In a battle of two powerhouses, the New England Patriots took on defending champions Seattle Seahawks in Super Bowl XLIX.

The game lived up to expectations as the two teams traded blows early on. Two touchdowns each meant the scoreboard read 14-14 at halftime.

The Seahawks quickly seized control in the second half, racing away to a 10-point lead. However, Tom Brady sparked a remarkable turnaround – as he has done so many times over the course of his career – and New England entered the final two minutes of the game with a 28-24 lead.

Seattle looked to have taken command of the situation when receiver Jermaine Kearse made a stunning grab for a large gain.

With Marshawn Lynch looking unstoppable running the rock, it looked like a foregone conclusion when the Seahawks lined up for their second and goal play from the one-yard line.

However, Seattle opted to throw the ball and Russell Wilson’s quick slant pass was picked off by rookie defensive back Malcolm Butler on the goalline.

The interception sealed another historic title for the Patriots and remains one of the most clutch moments in Super Bowl history – and also one of the most debated.

#3. Mike Jones’ last-ditch tackle

The greatest tackle and third most clutch moment in Super Bowl history. The St. Louis Rams and Tennessee Titans locked horns in Super Bowl XXXIV which proved to be an absolute humdinger.

The Rams were without their starting quarterback Trent Green but that proved to be a blessing in disguise as Kurt Warner exploded into life (he would finish with a then-record 414 passing yards in the game).

The Titans were trailing by one score late in the final quarter, but quarterback Steve McNair produced a remarkable play with under a minute remaining, avoiding a sack near the 40-yard line and finding Kevin Dyson for a huge gain.

Although the Titans had a first down, the fact that just six seconds remained in the game meant they had just one shot at glory.

McNair found an open Dyson once again off the final play of the game. Dyson looked to have an unimpeded path to the end zone, but Rams linebacker Mike Jones made a miraculous tackle at the one-yard line to prevent Dyson from tying the scores.

Jones’ tackle remains one of the greatest till date and will be fondly remembered by Rams fans for a long, long while.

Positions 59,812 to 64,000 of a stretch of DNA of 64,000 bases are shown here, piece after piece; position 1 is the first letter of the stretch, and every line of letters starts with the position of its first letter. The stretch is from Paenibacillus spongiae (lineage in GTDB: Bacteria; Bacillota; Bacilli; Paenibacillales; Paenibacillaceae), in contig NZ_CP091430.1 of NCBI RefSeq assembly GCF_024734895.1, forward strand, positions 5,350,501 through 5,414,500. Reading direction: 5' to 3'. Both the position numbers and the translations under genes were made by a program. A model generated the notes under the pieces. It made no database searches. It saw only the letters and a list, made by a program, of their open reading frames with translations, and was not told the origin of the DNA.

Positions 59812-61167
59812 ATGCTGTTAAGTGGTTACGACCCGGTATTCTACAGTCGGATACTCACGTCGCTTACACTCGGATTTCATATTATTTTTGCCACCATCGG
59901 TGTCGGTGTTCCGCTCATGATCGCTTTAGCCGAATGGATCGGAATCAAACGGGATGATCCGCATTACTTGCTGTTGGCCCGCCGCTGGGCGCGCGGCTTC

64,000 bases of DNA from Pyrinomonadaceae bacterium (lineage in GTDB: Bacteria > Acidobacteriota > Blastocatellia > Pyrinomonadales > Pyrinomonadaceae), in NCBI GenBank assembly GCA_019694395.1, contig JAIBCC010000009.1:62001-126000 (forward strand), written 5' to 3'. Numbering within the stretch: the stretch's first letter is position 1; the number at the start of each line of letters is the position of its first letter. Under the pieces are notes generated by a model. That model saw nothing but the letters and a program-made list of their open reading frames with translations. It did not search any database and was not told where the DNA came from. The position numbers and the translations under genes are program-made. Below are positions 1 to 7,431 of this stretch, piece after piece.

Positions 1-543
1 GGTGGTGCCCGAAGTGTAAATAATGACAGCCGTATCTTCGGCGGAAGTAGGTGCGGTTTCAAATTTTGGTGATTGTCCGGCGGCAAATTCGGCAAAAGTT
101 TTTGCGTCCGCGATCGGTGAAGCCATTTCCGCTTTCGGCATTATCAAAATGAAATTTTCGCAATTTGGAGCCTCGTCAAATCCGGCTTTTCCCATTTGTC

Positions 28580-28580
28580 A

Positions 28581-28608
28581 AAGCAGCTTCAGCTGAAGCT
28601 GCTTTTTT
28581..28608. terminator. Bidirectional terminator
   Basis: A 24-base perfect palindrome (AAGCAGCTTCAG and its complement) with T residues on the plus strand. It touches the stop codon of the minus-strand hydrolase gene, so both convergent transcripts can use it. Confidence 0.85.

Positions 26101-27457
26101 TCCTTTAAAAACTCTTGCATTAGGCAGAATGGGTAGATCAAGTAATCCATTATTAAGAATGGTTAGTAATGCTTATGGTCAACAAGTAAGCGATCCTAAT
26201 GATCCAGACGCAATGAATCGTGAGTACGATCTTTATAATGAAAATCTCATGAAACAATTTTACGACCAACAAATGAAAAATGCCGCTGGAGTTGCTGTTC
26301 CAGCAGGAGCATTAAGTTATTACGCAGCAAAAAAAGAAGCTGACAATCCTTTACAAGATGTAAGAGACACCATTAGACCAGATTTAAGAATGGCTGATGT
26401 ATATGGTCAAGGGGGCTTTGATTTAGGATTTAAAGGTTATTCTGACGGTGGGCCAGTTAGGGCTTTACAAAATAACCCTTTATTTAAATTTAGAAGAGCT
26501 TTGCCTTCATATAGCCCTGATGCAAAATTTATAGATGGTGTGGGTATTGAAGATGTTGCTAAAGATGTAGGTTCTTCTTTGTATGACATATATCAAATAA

#2. Julian Edelman produces the greatest catch in Super Bowl history

This could easily have a claim to be the greatest Super Bowl moment of all time. The New England Patriots rolled in to Super Bowl LI against the Atlanta Falcons as the top seed in the AFC. Although the Falcons boasted the best offensive rating in the league, a dynamic Patriots defense was expected to make life tough for Matt Ryan and Julio Jones.

However, the Falcons burst out the blocks and quickly took a 14-0 lead to shock the Patriots. Tom Brady then threw a pick-6, giving the Falcons a three-touchdown lead in just two quarters. Stephen Gostkowski got the Patriots on the board with a field goal in the dying seconds of the first half, but the Patriots were clearly shell-shocked with what was taking place.

Another Falcons touchdown meant the Patriots trailed by as many as 25 points midway through the third quarter. However, the Patriots sprung into action and multiple scores later, had reduced the gap to just 8, with the scoreboard reading 28-20.

After a Falcons penalty and sack of Matt Ryan had stalled Atlanta’s next drive, New England took over with the chance to level proceedings.

With just over 2 minutes remaining in the game and New England trailing by 8, Tom Brady unleashed a deep ball to Julian Edelman, who produced one of the greatest catches in Super Bowl history.

The pass was knocked into the air by a Falcons defender, but Edelman somehow turned mid-air, kept his eyes on the ball and scooped it up inches off the ground while battling three Atlanta players at the time.

Edelman’s catch meant the Patriots gained a huge chunk on first down and they would go on to tie the scores on a James White touchdown. The Patriots then received the kickoff in overtime and another White touchdown sealed the greatest comeback in Super Bowl history.

Although Brady was named the MVP for leading a remarkable comeback, it was Edelman’s catch that truly paced the way for New England’s charge.

#1. David Tyree’s helmet catch

While Edelman’s catch was undoubtedly the greatest in terms of sheer athleticism and focus needed to pull it off successfully, David Tyree’s remains the most bizarre and clutch moment in Super Bowl history.

The New York Giants were overwhelming underdogs in Super Bowl XLII as they were set to face off against arguably the greatest NFL team ever assembled.

The Patriots were 18-0 at the time and looking to cap off a perfect season. They started the Super Bowl strongly, racing away to a 7-3 lead at half time.

Although the Giants managed their first touchdown of the night soon after, the Patriots responded and once again took the lead.

With the Patriots four points to the good and just 75 seconds to play, the Giants knew they needed a touchdown off their final drive.

Eli Manning led his side to midfield with a strong drive, but the Giants offense then stalled. At 3 and 5 near midfield, the Patriots defense looked set for a game-winning sack, but Manning had other ideas.

Evading two defenders, Manning flung the ball downfield and found David Tyree, who grabbed onto the rock using his helmet in what’s regarded as one of the greatest catches in Super Bowl history.

The Tyree catch sent shockwaves around the NFL and knocked the stuffing out of the Patriots. A Plaxico Burress touchdown with 35 seconds remaining sealed a historic night for the Giants who ensured the Patriots did not secure a perfect season.


Leave a Comment